All eyes, though, are on the short-term. That's because revenues from AlcaLu's key customer base -- telecom operators -- have fallen 15 percent compared with pro forma sales a year earlier, and even fell 11 percent compared with a weak fourth quarter of 2006. (See AlcaLu Details Q1 Woes.)
The chart below shows how sales of wireline, wireless, and convergence (voice, IMS, IPTV, support systems) equipment have dropped since Alcatel and Lucent combined their businesses late last year, with mobile infrastructure sales suffering the hardest.
Table 1: Alcatel-Lucent Revenues by Business Line Q1 2006 - Q1 2007
|In Euros (millions)*||Q1 2006||Q2 2006||Q3 2006||Q4 2006||Q1 2007|
|- of which Wireline||1,342||1,459||1,447||1,454||1,287|
|- of which Wireless||1,495||1,397||1,674||1,249||1,204|
|- of which Convergence||503||511||585||495||348|
|Other and eliminations||77||56||66||-15||46|
|* Figures for 2006 quarters are all pro forma -- what the revenues would have been had Alcatel and Lucent merged on January 1, 2006. |
So what's behind the drop-off in sales, and will the revenues return? Well, the company is expecting a sequential 10 percent rise in revenues for the second quarter, though from a low starting point, and says it's still on course for mid-single-digit full-year growth, albeit at a fixed (not real world) €/$ exchange rate. So there are expectations of a recovery.
In wireline, the optical business is already picking up again after a turbulent few months of product rationalization, customer confusion, and the impact of major carrier consolidation in North America, Russo told today's conference call. Sales of IP equipment, such as the 7750 router, are also growing, so, unusually, it is the vendor's access products that have seen a decrease in revenues compared with a year earlier.
That, says Russo, is because the first quarter of 2006 was massive for North American DSL sales. "We are very well positioned in next-generation access networks," proclaimed Russo, adding that revenues from GPON sales would start to ramp in the second half of this year. (See Alcatel Joins Verizon PON Party and Alcatel-Lucent Wins GPON Deal.)
In wireless, CDMA sales have held up in North America but have suffered in China and Latin America, said Russo, while GSM sales suffered in emerging markets like China. In 3G, AlcaLu has been in "a transition period," as it juggles its Alcatel and Lucent 3G lines with the WCDMA access business line acquired from Nortel Networks Ltd. . (See Alcatel Snags Nortel 3G Unit.)
There are signs that AlcaLu is at least consolidating on a single 3G access platform. The company has already announced that its installed base of 3G access gear is being ripped out and replaced with superior ex-Nortel gear, as previously announced. This, the company says, is going very well, without any problems. (See AlcaLu Makes Product Cuts .)
As for the ex-Lucent 3G gear, this is now being partly replaced and partly re-engineered in the field at the one customer that deployed that line of equipment, Cingular, now AT&T Inc. (NYSE: T) of course.
Etienne Fouques, head of AlcaLu's Carrier Business Group, told today's conference call that the Lucent Radio Network Controllers (RNCs) are to be replaced with Nortel RNCs, but that the Lucent Node Bs, the base stations controlled by the RNCs, were not being ripped out and replaced. Instead, the Nortel RNCs have to be adapted "to accept the Node B of Lucent," and that this was going to take about another year to sort out.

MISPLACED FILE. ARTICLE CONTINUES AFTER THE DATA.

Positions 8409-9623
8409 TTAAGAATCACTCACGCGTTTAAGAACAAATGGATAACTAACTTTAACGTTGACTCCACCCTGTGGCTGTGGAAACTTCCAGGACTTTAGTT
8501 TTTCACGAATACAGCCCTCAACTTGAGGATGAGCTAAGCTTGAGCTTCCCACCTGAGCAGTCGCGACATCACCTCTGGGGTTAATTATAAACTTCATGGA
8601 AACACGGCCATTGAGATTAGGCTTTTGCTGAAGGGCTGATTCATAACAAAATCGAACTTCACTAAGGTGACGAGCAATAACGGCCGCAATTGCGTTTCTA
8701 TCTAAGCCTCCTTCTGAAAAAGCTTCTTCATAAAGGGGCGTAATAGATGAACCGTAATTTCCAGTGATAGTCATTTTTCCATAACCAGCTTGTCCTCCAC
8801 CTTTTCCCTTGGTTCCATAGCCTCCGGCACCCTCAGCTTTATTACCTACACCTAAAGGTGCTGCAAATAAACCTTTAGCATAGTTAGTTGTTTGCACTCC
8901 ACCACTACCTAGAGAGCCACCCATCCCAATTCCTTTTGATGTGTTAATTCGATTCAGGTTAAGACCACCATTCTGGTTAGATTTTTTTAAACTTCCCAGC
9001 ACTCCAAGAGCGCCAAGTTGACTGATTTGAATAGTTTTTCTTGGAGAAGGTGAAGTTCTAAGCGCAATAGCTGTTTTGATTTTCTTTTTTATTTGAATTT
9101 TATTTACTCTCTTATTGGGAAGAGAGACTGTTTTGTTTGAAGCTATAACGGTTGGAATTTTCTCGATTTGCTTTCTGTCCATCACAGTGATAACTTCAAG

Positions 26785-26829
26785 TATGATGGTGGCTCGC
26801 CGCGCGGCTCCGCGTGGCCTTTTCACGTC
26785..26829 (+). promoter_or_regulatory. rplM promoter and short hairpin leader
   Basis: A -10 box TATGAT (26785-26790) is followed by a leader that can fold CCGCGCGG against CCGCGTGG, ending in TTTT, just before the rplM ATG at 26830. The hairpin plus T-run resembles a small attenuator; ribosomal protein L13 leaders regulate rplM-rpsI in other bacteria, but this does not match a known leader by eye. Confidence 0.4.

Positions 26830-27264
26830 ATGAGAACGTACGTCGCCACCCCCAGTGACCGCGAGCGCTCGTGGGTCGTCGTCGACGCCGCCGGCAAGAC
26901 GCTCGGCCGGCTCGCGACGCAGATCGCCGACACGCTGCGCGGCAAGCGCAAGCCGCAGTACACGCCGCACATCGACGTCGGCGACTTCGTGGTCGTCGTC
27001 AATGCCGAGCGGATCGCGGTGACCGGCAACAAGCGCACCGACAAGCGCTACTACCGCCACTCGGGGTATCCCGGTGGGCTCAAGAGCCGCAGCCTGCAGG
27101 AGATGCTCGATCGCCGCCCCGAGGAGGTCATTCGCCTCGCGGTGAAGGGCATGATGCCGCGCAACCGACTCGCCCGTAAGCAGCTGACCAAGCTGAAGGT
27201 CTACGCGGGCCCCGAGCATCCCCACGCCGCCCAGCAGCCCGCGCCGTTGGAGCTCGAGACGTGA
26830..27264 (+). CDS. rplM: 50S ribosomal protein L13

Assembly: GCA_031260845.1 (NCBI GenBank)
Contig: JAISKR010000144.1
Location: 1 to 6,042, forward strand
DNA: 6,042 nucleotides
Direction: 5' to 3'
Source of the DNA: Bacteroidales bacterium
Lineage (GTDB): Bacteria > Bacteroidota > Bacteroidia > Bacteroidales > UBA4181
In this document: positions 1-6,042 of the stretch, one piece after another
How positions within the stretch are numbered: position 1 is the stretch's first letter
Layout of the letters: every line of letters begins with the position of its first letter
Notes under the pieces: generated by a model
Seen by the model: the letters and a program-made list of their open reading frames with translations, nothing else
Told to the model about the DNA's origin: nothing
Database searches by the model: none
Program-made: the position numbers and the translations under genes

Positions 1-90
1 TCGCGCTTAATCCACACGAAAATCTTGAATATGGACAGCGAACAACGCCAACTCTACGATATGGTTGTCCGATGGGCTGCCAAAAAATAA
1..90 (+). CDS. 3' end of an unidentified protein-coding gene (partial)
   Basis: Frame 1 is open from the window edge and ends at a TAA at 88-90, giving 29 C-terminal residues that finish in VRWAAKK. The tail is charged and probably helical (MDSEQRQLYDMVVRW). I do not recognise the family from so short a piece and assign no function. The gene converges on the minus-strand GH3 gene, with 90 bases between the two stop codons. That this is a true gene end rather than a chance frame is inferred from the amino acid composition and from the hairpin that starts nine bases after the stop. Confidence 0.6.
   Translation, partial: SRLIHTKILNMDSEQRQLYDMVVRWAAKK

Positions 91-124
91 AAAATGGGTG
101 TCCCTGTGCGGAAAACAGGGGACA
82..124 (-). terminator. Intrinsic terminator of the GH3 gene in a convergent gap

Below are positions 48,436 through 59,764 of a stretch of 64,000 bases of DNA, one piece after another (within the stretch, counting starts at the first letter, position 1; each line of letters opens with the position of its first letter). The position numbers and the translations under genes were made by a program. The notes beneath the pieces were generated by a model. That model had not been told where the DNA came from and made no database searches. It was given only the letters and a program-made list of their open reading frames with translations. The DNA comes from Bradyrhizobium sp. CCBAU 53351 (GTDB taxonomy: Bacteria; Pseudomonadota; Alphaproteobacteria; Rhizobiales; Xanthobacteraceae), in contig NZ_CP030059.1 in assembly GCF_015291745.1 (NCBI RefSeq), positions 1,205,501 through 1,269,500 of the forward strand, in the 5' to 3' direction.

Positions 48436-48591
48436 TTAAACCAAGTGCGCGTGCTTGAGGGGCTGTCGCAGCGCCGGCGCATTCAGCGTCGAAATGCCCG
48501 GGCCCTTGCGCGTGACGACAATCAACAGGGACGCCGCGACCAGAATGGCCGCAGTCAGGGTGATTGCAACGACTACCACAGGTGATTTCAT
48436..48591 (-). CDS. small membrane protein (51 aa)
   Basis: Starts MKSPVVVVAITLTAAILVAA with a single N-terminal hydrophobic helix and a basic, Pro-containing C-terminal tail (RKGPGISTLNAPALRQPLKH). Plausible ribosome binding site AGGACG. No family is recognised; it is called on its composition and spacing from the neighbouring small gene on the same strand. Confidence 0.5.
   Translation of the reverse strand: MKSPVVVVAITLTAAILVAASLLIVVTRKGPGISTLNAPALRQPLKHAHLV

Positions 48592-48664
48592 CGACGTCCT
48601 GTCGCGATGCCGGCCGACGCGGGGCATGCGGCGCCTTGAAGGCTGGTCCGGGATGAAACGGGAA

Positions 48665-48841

"It will be done in the second quarter next year, and everything will be finished, replaced by compatible Nortel products, by the end of next year," stated Fouques.
The wireless business also faces a degree of uncertainty surrounding final 3G license and technology decisions in China, Russo noted, and a "challenging pricing environment."
The CEO also noted some success in the WiMax market, claiming to have been involved in 40 trials and to have already landed six commercial deals. (See AlcaLu Wins WiMax Deal.)
In the mixed bag that is convergence, sales have been affected by a continuing decline in traditional voice switches, which the company refers to as its "legacy core." Along with the TDM voice iron, this business line includes all manner of next-generation IMS (IP Multimedia Subsystem) elements, such as the vendor's VOIP systems, as well as billing platforms and IPTV systems. The company, though, won't break out any details. The statement that "revenues were stable in the IMS business" sheds little light on the business.
Russo is bullish overall, pointing to a number of major contract wins announced recently as pointers to a recovering business. (See AlcaLu Answers Outsourcing Critics, China Mobile 3G Contracts Awarded, AlcaLu Lands $6B Deal, Alcatel-Lucent Wins $600M, AlcaLu, SFR Sign Contract, Telstra Picks ALU for Subsea, and AlcaLu, NEC Win Deal.)
The CEO also insists the company's restructuring program is on track, with the company set to cut 1,900 jobs (about 15 percent of the planned total) and achieve annual operating cost savings of €600 million ($811 million) this year. (See Alcatel-Lucent Job Cull Hits 12,500.)
For some, the turbulence ALcatel-Lucent has experienced was to be expected. Prudential Equity Group LLC analyst Inder Singh wrote today in a research note: "As the largest merger in the industry's history, we have long expected 1H07 results to be uneven, but we continue to believe the combined company is very well positioned as a key long-term partner for Tier 1 carriers around the world."
— Ray Le Maistre, International News Editor, Light Reading